Rand Fishkin speaking at The Inbounder Global Conference 2016
He doesn't know it, but Rand Fishkin is somehow the "culprit" of The Inbounder creation.
In fact, if he did not ask me to organize a meetup with other SEOs when visiting me in Valencia two years ago, I probably would not have had that last push, which led me to create a small and experimental conference on digital marketing, and that now - two years later - it is making its first world tour.
Everybody in the search and web marketing industry knows Rand because of his almost infinite energy in educating marketers about SEO, his yellow shoes when talking in conferences all around the world, for the tools he helped to create and - with the help of many wonderful people - for the SEO community he built around Moz, the SAAS company he founded.
However, I may pretend to tell that I know also the non-public facet of Rand, and he is surely generous and somehow hyperactive as he looks publicly, but he is also a man, who defends as much as he can the values in which he believes, curious and - despite a certain and acceptable grade of stubbornness - Rand is one of the few I know in digital marketing able to recognize his mistakes.
Moreover, Rand Fishkin is one of those persons, with whom is always a pleasure having a good conversation. Here below you can understand why.
Rand Fishkin, the entrepreneur
A couple of months ago, you participated in Silicon Valley’s Secret, an episode of the Mostly Human internet series by Laurie Segall for CNN Go.
In the interview, you talked about the depression you suffered in the past, a mental health issue that is tragically common in the startup and technology industry.
Then, a few days ago, I read a short article – Twitter employee complains about being “broke” on a $160,000 salary, and he’s not lying - and I could not but thinking that both problems are somehow related.
Maybe it is my European background, but I don’t see the Silicon Valley model viable in a middle-long term, because:
- it may lead to a unicorn bubble;
- it is creating – despite the big salaries - a new version of working class made by developers and hi-tech workers;
- it is breeding a generation of chronically depressed entrepreneurs, which is not good both humanly and economically;
- It is causing an inflation of products and services, which only a few are disruptive.
Don’t you think that this Silicon Valley model - that we can synthesize into making the creativity of entrepreneurs being so depending on the Insatiable avidity of venture capital firms to find the next unicorn as quickly as possible - is broken?
If it so, what alternatives can be found or what change to the existing model can be done?
I'm not sure that the Silicon Valley startup model is broken.
For the top 20-30% of venture investors, it does make sense to put massive amounts of capital into a portfolio of projects, hoping that 1 or 2 return 5-10X the entire fund.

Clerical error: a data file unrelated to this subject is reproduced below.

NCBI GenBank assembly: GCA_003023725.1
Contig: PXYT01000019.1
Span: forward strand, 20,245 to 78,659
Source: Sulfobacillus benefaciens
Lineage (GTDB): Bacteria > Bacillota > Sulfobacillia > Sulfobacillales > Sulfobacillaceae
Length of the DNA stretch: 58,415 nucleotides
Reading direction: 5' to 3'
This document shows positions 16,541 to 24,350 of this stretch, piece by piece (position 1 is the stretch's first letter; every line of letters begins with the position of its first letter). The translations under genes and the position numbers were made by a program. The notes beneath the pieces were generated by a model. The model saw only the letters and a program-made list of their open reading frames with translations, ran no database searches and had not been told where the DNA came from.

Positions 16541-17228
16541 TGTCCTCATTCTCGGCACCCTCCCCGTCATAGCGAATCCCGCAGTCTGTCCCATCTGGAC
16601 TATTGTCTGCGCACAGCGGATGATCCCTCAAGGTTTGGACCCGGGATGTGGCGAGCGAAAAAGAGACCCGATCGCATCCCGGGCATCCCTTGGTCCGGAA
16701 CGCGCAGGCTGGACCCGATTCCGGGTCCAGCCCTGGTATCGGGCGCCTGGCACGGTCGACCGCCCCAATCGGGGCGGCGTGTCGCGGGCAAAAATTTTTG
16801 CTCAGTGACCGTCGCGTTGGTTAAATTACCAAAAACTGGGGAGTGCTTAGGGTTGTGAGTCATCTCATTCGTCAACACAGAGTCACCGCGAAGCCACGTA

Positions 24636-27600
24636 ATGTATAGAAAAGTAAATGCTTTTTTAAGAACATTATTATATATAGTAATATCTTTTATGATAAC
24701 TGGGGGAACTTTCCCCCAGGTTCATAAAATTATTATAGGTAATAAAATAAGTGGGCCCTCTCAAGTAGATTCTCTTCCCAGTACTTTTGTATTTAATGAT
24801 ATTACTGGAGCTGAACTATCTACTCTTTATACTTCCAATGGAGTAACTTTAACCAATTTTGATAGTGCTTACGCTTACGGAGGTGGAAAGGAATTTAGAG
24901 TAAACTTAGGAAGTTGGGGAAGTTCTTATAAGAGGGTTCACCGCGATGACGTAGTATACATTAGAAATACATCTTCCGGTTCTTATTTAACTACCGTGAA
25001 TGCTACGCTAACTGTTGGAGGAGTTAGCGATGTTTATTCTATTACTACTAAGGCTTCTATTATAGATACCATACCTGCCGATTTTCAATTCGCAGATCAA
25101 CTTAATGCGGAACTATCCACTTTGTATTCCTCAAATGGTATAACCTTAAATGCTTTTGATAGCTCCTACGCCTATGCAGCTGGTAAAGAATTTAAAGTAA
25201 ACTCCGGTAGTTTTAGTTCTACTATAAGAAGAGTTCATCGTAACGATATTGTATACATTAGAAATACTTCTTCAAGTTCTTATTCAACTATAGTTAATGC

There's an argument to be made that the bottom half of venture funds don't perform well enough to stay in existence, but the challenge is that funds take 10-15 years (sometimes more) to show their full performance, so it's very hard for LPs (Limited Partners - the endowments and pension funds who put money into venture capital) to punish or reward performance in the short term.
What I think is broken is how the tech startup world has come to believe that venture funded startups are the best and most desirable path.
The media is a big part of how that bias is created: television shows and movies, articles in Techcrunch and the NYTimes, amplification on social media and in industry press constantly recognizes and rewards fundraising.
When I raised $18 million dollars in Moz's second round, I got more attention and congratulations than I've ever received before or since. It was the "pinnacle" of startup world recognition. That's messed up.
This "venture-first" thinking biases many entrepreneurs to believe that they need to raise money, that they're not a "real startup" without it, that pursuing top-tier VCs is like trying to get into the most elite colleges, and that success is about following this venture-modeled path.
In fact, we'd probably be far better off in a startup world where venture capital was an outlier, an interesting but rarely pursued option. It only makes sense for a small number of startups, and no one should take pride in raising VC because raising that money is more akin to taking out a bank loan (and no one, to my knowledge, celebrates those) than to create a great product or company.
I think if we can start to celebrate the right things (great companies, great products, people who treat others wonderfully even in competitive endeavors, companies that hire diverse people, that pay equitably, that treat employees fairly), we'll get to a better, healthier place.
Rand speaking at MozCon Local
Have you ever fantasized to what would have been of Moz if you have had decided to go forward the bootstrap way, and not the investors’ one?
Ha! Indeed I have. Especially lately.
Don't get me wrong. I love my investors.
I think Brad Feld and Michelle Goldberg (from Foundry and Ignition, respectively) are two of the best people in the field. They are supportive. They truly care about entrepreneurs. They build personal relationships and they offer help when times are good and when they're tough.
But the venture model is a frustrating one.
Case in point: Moz grew ~11% in 2016 to $42.5 million in annual revenue. It became profitable in the latter half of the year.
It significantly improved product quality. If it were a privately owned business or one with only angel investors, we'd be celebrating those accomplishments. Instead, we're bemoaning a lack of growth and talking at the board about risky moves that have a chance to boost it.
That's because, when you're VC-backed, you need to find ways to get huge returns for your investors or die trying (I mean "die" figuratively, i.e. kill the company, not any people).
The model is not "grow at a slow, steady, healthy pace and build a solid, profitable company."
The model is "grow at a breakneck pace to take over a market and hopefully become a natural monopoly so as to be valued at a high multiple for potential acquirers or the public markets in an IPO."
The odds are slim (70% of VC-backed companies don't return any money to investors -- they "die" or are sold for parts). The demands are intense.